Fake Professor in Wikipedia Storm

In summary: Exactly. That's the problem with Wikipedia. It's a repository of information, but it's also a playground for people who think they know more than they do.Very true. I worked with a post-doc who for some reason loved that cartoon, but I think her poor English must have given it a different meaning to her, because she used it for the most inappropriate situations (like stuck into a slide for lab meeting). Now I don't laugh at the cartoon (because I've seen it so many times), but at remembering her odd usage of it (we had to tell her to take it out of an interview seminar... she was very embarrassed).Apparently, this man is a theology
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  • #2
Who cares. It's theology.
 
  • #3
But..what if he's got the transsubstantiation wrong??

That would be to propagate heresy, wouldn't it?
 
  • #4
arildno said:
But..what if he's got the transsubstantiation wrong??
All H*** would break loose. :biggrin:
 
  • #6
Astronuc said:
All H*** would break loose. :biggrin:

dontdisturbmycircles said:
What a dummy

I admit that I groaned instead of laughed, but it wasn't that bad of a joke.
 
  • #7
arildno said:
But..what if he's got the transsubstantiation wrong??

God forbid!

arildno said:
That would be to propagate heresy, wouldn't it?

Good. We need more heresy. Means people are thinking. And then they turn dogmatic too and...

Never mind, I'm in bad mood.
 
  • #8
BobG said:
I admit that I groaned instead of laughed, but it wasn't that bad of a joke.
Variable. The joke was that, not the dummy. :smile:
 
  • #9
I have a feeling there is a lot of people like him on Wiki..

few days ago, I was reading the discussion page of Bell theorem, people shouldn't write and edit pages on wiki when they are high...
 
  • #10
ziad1985 said:
I have a feeling there is a lot of people like him on Wiki..

few days ago, I was reading the discussion page of Bell theorem, people shouldn't write and edit pages on wiki when they are high...

They shouldn't have edit wars, either, where one editor deletes information, a second adds it back in, and on and on.

Wiki has its uses, mainly because its quick and mostly reliable. I wouldn't depend on it for anything formal. I'd use the links it lists as a quick means to a better source.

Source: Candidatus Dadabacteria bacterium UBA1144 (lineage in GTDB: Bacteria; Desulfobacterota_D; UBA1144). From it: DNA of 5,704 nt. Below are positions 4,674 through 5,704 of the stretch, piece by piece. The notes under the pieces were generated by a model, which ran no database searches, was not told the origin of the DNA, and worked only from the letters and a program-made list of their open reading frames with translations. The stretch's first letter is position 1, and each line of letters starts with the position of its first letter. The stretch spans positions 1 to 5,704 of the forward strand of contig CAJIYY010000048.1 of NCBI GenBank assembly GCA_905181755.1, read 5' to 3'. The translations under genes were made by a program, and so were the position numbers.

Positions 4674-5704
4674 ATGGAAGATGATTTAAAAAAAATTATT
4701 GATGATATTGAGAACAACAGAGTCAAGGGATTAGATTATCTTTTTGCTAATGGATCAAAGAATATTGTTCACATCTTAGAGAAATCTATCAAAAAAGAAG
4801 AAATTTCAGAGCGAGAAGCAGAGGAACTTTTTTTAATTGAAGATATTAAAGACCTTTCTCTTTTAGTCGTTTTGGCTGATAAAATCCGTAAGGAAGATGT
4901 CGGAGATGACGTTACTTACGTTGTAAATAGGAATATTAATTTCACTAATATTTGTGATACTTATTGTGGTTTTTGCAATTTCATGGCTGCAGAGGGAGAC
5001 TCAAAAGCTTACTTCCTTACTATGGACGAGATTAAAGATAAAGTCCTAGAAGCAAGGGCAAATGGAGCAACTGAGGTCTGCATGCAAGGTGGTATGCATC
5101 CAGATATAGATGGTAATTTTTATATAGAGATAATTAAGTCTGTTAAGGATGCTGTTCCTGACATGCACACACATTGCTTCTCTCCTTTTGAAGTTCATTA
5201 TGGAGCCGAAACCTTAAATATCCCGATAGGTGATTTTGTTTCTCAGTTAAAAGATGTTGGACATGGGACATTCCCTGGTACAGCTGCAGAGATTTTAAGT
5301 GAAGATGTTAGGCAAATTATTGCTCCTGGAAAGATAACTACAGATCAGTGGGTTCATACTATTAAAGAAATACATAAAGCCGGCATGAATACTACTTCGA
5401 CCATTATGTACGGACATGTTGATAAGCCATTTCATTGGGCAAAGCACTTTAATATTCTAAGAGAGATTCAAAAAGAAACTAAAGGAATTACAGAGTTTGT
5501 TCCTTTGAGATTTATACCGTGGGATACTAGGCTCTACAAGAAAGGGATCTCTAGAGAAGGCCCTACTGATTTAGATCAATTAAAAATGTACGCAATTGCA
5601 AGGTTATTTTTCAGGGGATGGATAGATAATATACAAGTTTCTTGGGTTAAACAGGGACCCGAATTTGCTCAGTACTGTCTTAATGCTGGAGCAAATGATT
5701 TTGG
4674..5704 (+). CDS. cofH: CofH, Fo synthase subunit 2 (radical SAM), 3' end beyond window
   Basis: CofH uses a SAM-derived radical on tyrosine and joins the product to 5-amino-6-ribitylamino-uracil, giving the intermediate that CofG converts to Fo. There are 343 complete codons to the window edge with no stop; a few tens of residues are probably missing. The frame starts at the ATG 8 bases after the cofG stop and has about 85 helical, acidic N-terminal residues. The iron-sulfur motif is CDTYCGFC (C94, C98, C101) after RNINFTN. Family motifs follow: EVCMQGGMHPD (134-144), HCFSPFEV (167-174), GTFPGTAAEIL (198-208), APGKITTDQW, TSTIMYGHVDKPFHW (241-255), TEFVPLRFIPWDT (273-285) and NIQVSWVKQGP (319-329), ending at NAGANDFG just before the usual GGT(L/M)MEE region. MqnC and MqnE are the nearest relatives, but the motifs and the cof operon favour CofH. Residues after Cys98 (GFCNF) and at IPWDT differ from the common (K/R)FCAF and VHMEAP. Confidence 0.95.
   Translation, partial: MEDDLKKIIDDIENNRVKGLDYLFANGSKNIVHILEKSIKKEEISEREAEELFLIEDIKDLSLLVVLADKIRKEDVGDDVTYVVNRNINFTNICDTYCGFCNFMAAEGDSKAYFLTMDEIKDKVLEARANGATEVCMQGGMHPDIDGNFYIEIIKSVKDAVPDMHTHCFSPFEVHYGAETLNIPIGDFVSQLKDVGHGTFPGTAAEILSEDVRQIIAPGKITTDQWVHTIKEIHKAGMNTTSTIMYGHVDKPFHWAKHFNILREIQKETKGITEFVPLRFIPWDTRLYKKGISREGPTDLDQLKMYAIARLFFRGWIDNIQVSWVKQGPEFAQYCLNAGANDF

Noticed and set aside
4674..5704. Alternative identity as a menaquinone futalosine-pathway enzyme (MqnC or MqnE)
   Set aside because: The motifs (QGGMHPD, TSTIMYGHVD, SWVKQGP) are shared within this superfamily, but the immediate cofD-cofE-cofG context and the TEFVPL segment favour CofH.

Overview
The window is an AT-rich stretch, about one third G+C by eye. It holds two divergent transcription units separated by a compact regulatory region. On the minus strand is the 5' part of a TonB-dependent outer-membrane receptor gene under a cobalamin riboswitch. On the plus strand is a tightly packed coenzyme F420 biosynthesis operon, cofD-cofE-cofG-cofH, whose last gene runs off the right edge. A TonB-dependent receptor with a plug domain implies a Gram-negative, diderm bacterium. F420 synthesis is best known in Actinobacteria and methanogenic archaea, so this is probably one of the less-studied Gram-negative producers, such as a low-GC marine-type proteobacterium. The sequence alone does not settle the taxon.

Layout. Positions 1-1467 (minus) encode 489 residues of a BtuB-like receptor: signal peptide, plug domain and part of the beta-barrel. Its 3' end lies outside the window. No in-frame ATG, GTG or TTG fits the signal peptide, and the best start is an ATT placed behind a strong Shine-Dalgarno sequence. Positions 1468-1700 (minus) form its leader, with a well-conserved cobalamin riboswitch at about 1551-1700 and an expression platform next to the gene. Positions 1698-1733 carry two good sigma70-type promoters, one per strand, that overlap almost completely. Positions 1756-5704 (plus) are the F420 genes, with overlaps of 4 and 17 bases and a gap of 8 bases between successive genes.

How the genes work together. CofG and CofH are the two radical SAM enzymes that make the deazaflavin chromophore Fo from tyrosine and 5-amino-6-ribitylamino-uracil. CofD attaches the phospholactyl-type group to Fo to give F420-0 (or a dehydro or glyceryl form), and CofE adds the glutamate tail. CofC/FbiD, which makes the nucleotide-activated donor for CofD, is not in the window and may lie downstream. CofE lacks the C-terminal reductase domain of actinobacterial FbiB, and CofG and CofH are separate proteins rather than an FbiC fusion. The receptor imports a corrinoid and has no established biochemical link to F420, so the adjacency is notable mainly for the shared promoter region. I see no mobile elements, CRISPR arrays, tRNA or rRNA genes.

• #11
My comment was in reference to him gathering his information from "Catholicism for Dummies". :smile: Appropriate book name for the context. Made me laugh.

EDIT: I am not saying that catholics are dummies, don't misunderstand. :P
 
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  • #12
dontdisturbmycircles said:
"Catholicism for Dummies". :smile:

Quite. I mean is there any other? (Context : I'm technically Catholic).
 
  • #13
Dimitri Terryn said:
Who cares. It's theology.

Theology is a legitimate academic discipline. That's probably the reason this is being taken so seriously.
 
  • #14
Well if he pulled it off, it must mean that it isn't that difficult to pretend to be a theology professor. Perhaps that's why it is being taken so seriously... hehe
 
  • #15
verty said:
Well if he pulled it off, it must mean that it isn't that difficult to pretend to be a theology professor. Perhaps that's why it is being taken so seriously... hehe

The big deal of it is that Wiki apparently just take's people's word for it about their credentials, even if giving them a position of editor. C'mon, you don't have to make their real name public knowledge just to verify their credentials. I wonder how many of their other theology editors are frauds too if they didn't notice discrepancies in what the person claims their credentials are and what their knowledge level really is. Or maybe they did notice and that's the source of such editing wars that Janus mentioned.

It just reinforces that anyone can get away with pretty much anything for a very long time. Who's to say the entire editorial staff there isn't filled with frauds. When you rely on people's honesty to represent themselves accurately on an internet forum, well, it's the internet and we all know that not everyone is who they say they are.